In his lectures on black holes and quantum information, Tom Hartman states that the gravitational path integral can be approximated as $$ Z(\beta) \approx \sum_{g_\text{cl}} e^{-I_E[g_\text{cl}, \phi]}, $$ where $g_\text{cl}$ are the classical solutions ("saddles") that satisfy the boundary conditions $$ t_E \sim t_E + \beta, \quad g_{tt} \to 1 \text{ at infinity} $$ and $\phi$ represents the matter fields. Hartman considers the case where there are no matter fields and says that the solution satisfying the boundary conditions is the Euclidean Schwarzschild metric. One can show that (defining $I_E=0$ for flat spacetime) the Euclidean action of this metric is $$ I_E = \frac{\beta^2}{16 \pi}. $$ Using the standard statistical mechanic formula for the entropy $S=(1-\beta\partial_\beta)\log Z(\beta)$, one finds that the entropy of the black hole is the Bekenstein-Hawking entropy $S=A/4$, where $A$ is the surface area of the black hole.

However, one of the students points out that another saddle point that satisfies the boundary is the flat cylinder spacetime. Adding this to the partition function, we get (since we defined $I_E = 0$ for flat spacetime) that $$ Z(\beta) = e^{-\beta^2/16\pi} + 1, $$ which gives $S \neq A/4$, in disagreement with the Bekenstein-Hawking formula. Hartman states that by tweaking the temperature, we can make it such that the dominating contribution comes from the Schwarzschild term, fixing the issue. However, we clearly have that $e^{-\beta^2/16\pi} \leq 1$, meaning that the Schwarzschild term will never dominate.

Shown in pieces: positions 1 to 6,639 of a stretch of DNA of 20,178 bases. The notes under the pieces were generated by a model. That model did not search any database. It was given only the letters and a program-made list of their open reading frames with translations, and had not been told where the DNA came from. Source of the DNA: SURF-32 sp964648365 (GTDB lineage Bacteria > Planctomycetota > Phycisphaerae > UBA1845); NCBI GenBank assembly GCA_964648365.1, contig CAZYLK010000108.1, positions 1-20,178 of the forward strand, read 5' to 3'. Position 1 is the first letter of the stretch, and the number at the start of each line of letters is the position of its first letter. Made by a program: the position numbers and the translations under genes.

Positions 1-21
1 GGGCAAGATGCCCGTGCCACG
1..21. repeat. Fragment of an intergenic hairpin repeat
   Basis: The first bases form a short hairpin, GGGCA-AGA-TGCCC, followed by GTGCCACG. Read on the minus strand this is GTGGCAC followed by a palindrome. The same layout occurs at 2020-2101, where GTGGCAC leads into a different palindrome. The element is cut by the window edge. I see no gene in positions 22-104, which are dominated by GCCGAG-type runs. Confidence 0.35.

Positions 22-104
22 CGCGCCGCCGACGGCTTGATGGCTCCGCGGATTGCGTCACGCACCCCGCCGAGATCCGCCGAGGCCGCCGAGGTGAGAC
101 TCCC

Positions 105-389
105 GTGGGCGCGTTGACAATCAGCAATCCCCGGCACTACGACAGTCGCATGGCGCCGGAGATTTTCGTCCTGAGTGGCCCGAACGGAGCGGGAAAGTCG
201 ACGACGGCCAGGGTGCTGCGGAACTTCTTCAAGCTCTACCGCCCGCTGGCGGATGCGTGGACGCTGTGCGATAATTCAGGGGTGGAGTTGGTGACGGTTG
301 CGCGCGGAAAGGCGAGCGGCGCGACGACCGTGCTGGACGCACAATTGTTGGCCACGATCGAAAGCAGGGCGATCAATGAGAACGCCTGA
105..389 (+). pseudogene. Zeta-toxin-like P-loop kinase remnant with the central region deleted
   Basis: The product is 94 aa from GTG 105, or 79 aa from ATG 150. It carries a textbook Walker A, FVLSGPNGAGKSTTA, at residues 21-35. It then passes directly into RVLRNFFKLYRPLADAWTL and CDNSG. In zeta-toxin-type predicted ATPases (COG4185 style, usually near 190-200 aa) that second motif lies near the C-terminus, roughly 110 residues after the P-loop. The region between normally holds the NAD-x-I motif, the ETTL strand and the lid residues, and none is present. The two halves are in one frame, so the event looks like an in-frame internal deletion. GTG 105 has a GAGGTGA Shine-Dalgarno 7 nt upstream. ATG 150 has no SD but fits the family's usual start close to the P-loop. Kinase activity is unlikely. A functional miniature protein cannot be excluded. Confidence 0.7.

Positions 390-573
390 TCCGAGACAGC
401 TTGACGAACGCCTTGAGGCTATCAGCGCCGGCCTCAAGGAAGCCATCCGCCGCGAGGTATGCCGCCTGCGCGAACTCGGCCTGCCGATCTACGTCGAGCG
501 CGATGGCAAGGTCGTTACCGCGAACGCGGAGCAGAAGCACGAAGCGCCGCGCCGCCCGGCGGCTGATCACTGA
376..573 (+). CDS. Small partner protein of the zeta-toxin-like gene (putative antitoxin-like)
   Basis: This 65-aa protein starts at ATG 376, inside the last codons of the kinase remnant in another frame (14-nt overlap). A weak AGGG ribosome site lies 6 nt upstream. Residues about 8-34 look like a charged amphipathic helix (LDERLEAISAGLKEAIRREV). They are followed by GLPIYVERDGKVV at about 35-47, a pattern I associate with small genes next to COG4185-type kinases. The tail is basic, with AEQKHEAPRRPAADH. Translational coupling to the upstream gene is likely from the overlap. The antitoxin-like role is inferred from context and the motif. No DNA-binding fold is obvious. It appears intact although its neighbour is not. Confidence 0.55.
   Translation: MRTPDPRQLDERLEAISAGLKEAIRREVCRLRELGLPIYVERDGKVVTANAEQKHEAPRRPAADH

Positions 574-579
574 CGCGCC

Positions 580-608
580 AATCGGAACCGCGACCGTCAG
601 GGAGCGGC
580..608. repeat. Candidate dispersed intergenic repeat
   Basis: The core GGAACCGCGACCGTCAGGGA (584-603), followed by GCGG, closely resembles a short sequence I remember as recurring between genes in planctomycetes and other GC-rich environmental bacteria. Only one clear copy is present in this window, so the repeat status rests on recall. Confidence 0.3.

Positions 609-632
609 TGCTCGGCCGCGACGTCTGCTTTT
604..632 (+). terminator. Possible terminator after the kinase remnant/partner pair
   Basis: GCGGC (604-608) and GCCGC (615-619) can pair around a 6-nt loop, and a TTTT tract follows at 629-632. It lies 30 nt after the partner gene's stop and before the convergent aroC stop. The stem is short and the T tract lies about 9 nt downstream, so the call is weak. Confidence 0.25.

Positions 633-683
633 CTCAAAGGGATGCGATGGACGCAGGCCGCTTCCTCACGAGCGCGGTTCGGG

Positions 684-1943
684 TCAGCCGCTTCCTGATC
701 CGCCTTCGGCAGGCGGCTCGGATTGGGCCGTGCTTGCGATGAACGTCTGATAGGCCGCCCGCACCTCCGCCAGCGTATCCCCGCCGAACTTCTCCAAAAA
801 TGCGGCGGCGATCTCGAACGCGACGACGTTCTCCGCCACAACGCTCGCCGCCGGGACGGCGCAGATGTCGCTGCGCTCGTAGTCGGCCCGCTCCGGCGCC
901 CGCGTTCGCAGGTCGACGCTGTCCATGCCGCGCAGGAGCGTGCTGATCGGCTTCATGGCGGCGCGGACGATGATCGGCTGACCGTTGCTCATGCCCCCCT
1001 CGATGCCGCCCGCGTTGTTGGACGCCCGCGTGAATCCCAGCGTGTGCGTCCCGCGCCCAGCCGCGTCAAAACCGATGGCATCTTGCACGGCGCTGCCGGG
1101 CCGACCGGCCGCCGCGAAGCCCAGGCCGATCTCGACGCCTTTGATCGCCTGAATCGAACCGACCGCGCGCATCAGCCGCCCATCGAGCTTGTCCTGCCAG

The flat spacetime contribution is also commented in the Jerusalem lectures, section 4.8. Harlow states that this is the contribution from the gas of radiation we know to be present. In order to find the black hole entropy he therefore considers only the contribution to the partition function from the Schwarzschild metric. This is a rather vague argument to me.

Are there any more rigorous or physically motivated reasons to ignore the contribution from the flat spacetime?

  • $\begingroup$ Minute in video? $\endgroup$
    – Qmechanic
    Aug 1, 2022 at 14:43
  • $\begingroup$ Semiclassical approximation starts around 44:00. Schwarzschild term from around 57:00, question from student around 1:03:00. $\endgroup$ Aug 1, 2022 at 14:47
  • $\begingroup$ Tom Hartman's homepage $\endgroup$
    – Qmechanic
    Aug 17, 2022 at 12:18
  • $\begingroup$ I've also wondered about this - did you find an answer? $\endgroup$ Dec 30, 2022 at 16:23


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